The perils of life on the borough boundary

Performance tables have added a disturbing dimension to parents' quest for a secondary. Susannah Kirkman reports

Lack of co-ordination of admissions procedures by neighbouring schools and adjacent education authorities is another headache for parents.

Market forces mean that schools and authorities are now in competition with each other for pupils instead of co-operating.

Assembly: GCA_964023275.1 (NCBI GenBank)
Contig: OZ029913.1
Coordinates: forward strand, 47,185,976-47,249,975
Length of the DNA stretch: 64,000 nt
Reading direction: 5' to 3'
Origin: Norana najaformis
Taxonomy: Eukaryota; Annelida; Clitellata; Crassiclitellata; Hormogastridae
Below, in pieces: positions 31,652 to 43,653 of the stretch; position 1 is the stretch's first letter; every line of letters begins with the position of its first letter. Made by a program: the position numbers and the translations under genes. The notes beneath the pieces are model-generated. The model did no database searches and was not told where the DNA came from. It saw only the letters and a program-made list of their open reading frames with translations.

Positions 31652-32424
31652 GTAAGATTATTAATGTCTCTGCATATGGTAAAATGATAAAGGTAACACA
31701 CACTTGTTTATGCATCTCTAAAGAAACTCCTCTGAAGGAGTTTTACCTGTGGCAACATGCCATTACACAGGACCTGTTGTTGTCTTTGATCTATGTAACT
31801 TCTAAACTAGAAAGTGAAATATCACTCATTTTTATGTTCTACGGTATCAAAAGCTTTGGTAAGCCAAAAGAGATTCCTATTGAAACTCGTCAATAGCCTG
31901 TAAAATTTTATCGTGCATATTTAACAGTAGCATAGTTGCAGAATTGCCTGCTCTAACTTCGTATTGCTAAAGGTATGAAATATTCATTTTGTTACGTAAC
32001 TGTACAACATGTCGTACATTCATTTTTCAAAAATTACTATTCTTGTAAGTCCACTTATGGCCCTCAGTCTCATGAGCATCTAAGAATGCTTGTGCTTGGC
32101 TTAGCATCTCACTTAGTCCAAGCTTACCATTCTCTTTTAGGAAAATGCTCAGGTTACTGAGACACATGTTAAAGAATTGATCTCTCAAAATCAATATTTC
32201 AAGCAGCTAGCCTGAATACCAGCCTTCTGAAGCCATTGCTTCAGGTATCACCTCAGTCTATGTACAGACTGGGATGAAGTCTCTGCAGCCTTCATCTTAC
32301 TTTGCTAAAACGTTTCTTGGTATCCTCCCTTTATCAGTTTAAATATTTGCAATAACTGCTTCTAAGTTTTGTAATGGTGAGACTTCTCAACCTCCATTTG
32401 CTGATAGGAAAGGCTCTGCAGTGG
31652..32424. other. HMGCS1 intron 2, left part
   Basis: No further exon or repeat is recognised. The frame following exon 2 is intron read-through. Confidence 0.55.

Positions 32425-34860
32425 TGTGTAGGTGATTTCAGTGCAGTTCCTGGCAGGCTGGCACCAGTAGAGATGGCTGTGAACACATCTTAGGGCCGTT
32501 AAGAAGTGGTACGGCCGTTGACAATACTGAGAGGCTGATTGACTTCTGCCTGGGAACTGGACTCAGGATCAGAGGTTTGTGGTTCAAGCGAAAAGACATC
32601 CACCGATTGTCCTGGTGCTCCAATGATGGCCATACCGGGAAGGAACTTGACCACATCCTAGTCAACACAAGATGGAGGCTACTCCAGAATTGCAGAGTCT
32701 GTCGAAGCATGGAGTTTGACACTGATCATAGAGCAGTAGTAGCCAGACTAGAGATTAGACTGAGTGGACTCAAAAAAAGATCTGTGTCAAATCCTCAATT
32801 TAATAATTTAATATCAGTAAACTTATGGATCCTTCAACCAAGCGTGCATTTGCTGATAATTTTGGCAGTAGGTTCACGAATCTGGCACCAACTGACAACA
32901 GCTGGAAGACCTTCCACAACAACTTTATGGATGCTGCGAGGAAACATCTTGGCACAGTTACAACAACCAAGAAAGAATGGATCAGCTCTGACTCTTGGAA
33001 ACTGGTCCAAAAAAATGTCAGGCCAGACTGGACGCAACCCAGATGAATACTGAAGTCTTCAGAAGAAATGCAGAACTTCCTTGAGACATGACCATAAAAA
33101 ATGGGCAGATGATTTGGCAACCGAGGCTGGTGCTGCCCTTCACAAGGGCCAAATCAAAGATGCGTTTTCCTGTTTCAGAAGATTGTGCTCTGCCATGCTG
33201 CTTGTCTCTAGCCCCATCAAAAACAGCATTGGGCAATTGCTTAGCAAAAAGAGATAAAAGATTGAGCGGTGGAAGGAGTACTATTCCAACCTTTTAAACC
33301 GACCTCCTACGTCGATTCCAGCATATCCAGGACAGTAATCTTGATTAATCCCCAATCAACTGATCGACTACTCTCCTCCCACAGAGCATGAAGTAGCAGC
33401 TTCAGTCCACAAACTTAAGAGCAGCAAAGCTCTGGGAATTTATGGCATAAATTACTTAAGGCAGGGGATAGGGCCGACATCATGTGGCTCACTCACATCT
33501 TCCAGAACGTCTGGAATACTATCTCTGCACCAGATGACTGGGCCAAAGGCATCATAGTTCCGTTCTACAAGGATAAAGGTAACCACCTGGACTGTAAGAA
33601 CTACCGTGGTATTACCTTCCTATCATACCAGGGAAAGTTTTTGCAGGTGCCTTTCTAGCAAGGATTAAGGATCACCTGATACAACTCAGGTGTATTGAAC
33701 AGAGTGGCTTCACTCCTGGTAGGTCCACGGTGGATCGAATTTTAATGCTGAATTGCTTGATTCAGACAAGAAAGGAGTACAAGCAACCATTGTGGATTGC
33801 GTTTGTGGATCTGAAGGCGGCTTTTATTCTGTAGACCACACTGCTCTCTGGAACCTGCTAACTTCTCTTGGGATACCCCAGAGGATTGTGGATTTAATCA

"It's a total mess," commented Lucy Mathen, who lives in London. "Islington has told us we have to give three choices, but Camden says if we express a first or second choice in any other borough, it will invalidate our choice in Camden. Parents living on the borders of two authorities, as we do, risk getting a place at a school which no one else wants if we choose a school outside our area." The family's nearest school, Islington Green, is now only taking pupils from within a one-mile radius since its meteoric rise through the league tables.

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